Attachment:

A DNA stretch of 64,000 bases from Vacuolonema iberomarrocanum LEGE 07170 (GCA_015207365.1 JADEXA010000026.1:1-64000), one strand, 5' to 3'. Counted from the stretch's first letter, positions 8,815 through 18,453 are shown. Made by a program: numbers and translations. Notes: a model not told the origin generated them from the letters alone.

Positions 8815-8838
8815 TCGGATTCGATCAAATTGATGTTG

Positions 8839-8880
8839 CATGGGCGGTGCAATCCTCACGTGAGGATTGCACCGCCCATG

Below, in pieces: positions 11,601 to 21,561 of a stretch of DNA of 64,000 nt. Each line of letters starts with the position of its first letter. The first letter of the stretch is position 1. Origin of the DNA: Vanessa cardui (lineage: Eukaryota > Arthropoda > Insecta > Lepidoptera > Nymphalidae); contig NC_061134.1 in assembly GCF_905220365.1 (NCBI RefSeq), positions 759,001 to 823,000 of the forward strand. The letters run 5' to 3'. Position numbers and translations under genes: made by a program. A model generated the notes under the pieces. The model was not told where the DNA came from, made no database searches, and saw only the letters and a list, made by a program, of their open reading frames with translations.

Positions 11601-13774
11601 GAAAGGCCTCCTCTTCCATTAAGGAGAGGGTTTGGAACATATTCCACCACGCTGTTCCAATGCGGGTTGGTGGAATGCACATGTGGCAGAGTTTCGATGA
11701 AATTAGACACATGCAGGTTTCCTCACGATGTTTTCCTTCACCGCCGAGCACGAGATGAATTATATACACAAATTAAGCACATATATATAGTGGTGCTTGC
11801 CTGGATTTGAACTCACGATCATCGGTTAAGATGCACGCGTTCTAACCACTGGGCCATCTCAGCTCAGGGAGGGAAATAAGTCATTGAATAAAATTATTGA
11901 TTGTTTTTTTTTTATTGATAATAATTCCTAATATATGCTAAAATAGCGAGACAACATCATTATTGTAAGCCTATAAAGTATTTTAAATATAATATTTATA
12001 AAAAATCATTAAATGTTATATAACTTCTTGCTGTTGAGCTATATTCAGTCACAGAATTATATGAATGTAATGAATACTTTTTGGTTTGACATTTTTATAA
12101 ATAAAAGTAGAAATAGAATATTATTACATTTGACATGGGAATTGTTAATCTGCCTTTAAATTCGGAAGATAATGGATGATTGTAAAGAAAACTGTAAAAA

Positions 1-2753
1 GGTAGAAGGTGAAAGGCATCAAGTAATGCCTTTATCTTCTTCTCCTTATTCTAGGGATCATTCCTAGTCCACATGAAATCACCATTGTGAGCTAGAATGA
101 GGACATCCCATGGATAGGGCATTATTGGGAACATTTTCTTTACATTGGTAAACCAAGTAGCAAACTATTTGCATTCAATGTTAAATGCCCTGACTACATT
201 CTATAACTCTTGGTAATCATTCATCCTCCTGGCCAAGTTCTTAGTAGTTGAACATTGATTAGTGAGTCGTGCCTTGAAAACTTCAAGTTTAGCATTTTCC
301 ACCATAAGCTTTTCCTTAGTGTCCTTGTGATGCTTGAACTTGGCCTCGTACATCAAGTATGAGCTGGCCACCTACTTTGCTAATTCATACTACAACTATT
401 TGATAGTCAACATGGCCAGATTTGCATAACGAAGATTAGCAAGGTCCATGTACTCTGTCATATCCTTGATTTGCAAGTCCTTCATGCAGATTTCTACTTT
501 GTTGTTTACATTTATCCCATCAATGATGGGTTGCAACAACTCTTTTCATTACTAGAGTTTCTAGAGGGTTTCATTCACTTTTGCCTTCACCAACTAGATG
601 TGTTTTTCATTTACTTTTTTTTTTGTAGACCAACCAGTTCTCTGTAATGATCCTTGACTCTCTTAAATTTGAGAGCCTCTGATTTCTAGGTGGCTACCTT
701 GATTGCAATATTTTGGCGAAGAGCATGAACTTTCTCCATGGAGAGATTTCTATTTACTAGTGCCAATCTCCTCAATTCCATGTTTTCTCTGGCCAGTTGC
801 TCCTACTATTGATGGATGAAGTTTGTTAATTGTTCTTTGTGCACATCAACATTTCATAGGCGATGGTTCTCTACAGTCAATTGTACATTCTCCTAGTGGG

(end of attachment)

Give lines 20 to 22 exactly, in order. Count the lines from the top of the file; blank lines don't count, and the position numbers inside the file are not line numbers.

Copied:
501 GTTGTTTACATTTATCCCATCAATGATGGGTTGCAACAACTCTTTTCATTACTAGAGTTTCTAGAGGGTTTCATTCACTTTTGCCTTCACCAACTAGATG
601 TGTTTTTCATTTACTTTTTTTTTTGTAGACCAACCAGTTCTCTGTAATGATCCTTGACTCTCTTAAATTTGAGAGCCTCTGATTTCTAGGTGGCTACCTT
701 GATTGCAATATTTTGGCGAAGAGCATGAACTTTCTCCATGGAGAGATTTCTATTTACTAGTGCCAATCTCCTCAATTCCATGTTTTCTCTGGCCAGTTGC